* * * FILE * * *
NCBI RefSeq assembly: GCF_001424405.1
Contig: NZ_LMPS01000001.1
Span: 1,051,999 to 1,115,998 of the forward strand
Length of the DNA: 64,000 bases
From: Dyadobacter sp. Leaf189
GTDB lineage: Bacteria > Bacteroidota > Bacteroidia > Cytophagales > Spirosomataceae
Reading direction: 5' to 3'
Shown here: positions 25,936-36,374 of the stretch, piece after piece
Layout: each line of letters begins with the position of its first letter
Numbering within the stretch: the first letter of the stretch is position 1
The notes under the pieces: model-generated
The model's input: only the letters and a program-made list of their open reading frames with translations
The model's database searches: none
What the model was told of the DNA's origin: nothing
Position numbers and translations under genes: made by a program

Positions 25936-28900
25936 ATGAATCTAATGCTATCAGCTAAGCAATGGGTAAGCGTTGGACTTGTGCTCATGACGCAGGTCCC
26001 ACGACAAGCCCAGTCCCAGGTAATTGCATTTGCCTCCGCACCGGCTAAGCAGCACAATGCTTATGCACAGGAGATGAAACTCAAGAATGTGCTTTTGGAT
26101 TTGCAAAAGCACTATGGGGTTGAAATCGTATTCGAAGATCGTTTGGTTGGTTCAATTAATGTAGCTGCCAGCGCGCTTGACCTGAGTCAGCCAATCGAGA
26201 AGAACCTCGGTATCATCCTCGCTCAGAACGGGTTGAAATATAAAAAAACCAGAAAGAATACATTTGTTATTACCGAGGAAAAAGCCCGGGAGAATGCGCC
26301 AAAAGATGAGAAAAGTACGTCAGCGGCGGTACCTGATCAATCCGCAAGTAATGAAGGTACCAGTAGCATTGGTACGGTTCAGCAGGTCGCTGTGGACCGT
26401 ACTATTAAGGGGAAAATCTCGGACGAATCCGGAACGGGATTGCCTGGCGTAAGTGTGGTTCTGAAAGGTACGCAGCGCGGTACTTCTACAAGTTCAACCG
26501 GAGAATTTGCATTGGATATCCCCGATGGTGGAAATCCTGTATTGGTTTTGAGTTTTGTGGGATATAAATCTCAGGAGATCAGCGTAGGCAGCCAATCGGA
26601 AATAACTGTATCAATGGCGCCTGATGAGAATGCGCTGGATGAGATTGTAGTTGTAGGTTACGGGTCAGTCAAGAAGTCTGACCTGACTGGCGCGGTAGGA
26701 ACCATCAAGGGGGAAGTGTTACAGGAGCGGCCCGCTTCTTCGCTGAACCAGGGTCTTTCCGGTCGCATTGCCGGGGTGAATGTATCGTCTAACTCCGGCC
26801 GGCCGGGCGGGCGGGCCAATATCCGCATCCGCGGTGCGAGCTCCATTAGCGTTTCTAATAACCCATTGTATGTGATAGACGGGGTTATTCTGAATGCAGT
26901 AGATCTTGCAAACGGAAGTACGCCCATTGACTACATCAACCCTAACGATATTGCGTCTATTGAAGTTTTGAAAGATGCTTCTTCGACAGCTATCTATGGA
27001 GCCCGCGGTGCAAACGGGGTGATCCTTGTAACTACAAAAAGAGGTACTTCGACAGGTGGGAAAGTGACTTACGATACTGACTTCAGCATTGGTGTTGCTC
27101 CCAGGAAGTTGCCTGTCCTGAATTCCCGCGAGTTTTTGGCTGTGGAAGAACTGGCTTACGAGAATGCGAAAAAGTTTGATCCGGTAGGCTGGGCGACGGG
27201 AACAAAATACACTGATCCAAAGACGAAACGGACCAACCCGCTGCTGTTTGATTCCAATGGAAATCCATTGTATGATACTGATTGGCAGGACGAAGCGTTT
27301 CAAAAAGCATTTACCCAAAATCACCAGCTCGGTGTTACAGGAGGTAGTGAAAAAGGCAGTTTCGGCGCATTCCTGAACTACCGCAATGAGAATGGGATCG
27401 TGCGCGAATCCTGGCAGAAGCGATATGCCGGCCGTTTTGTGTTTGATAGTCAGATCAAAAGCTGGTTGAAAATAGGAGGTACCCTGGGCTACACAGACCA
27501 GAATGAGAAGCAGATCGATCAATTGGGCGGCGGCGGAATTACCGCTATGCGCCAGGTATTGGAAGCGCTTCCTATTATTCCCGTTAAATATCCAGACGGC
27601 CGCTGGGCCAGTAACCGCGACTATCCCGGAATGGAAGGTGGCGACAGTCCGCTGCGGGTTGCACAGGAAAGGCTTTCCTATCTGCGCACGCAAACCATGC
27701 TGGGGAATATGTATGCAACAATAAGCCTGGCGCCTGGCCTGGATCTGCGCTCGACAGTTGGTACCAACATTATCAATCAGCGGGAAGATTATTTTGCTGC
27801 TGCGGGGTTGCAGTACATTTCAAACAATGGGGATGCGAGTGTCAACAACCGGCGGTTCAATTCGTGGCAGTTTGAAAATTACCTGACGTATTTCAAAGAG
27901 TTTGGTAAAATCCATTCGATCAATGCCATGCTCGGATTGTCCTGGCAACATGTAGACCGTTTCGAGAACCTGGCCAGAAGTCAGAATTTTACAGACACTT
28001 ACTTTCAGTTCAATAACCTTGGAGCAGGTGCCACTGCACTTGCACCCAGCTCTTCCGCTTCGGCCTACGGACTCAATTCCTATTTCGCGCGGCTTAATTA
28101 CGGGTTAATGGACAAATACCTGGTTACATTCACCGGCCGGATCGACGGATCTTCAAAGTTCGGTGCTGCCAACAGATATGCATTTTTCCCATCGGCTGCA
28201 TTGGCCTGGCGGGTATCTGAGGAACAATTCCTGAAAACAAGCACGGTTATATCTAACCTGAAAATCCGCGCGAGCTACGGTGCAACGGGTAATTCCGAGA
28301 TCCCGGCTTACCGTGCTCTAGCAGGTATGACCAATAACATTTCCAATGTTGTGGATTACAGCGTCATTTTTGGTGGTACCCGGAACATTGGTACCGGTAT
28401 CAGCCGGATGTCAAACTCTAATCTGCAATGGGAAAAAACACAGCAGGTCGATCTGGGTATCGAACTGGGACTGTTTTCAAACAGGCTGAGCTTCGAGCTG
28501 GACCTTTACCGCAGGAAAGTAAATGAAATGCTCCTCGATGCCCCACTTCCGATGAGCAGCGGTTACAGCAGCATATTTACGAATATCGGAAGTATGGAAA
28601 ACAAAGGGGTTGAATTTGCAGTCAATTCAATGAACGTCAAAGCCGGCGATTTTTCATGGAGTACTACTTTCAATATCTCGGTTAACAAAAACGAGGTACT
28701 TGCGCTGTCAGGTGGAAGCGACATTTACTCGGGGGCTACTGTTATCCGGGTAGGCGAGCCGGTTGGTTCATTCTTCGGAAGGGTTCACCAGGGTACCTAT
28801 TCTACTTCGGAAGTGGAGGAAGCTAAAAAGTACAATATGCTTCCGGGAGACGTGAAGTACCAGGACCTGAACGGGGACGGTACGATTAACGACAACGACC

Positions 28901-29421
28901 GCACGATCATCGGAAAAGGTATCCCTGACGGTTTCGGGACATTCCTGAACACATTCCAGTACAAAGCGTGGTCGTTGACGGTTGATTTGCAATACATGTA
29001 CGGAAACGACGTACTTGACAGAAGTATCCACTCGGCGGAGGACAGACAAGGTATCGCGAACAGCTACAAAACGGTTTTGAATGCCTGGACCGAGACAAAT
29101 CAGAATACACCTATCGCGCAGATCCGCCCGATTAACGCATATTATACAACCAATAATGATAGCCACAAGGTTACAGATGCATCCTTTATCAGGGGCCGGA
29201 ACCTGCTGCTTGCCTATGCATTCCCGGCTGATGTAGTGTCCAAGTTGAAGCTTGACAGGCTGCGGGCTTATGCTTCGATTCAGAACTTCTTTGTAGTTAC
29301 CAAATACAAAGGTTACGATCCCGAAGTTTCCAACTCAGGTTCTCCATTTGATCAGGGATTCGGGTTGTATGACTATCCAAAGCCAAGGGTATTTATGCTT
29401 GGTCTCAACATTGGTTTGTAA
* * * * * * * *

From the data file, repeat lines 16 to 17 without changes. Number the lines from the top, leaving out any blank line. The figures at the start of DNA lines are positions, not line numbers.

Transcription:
Positions 25936-28900
25936 ATGAATCTAATGCTATCAGCTAAGCAATGGGTAAGCGTTGGACTTGTGCTCATGACGCAGGTCCC